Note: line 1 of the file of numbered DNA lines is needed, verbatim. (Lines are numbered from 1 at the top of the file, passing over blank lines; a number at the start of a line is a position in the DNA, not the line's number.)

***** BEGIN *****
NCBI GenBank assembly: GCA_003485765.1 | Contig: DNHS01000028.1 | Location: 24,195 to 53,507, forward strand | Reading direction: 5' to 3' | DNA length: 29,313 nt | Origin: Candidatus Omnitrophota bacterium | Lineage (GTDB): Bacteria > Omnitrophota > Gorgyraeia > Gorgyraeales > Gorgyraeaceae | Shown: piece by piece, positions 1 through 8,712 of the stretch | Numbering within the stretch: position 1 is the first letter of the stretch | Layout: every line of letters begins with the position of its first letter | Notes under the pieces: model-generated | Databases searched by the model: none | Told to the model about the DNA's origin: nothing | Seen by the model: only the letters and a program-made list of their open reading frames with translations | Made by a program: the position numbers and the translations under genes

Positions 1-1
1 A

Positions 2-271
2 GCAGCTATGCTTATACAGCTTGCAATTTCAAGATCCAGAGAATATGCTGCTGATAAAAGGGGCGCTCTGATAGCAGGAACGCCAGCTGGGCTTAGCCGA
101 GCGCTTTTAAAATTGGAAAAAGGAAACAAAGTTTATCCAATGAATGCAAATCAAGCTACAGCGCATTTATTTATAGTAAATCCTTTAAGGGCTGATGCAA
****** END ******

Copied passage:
NCBI GenBank assembly: GCA_003485765.1 | Contig: DNHS01000028.1 | Location: 24,195 to 53,507, forward strand | Reading direction: 5' to 3' | DNA length: 29,313 nt | Origin: Candidatus Omnitrophota bacterium | Lineage (GTDB): Bacteria > Omnitrophota > Gorgyraeia > Gorgyraeales > Gorgyraeaceae | Shown: piece by piece, positions 1 through 8,712 of the stretch | Numbering within the stretch: position 1 is the first letter of the stretch | Layout: every line of letters begins with the position of its first letter | Notes under the pieces: model-generated | Databases searched by the model: none | Told to the model about the DNA's origin: nothing | Seen by the model: only the letters and a program-made list of their open reading frames with translations | Made by a program: the position numbers and the translations under genes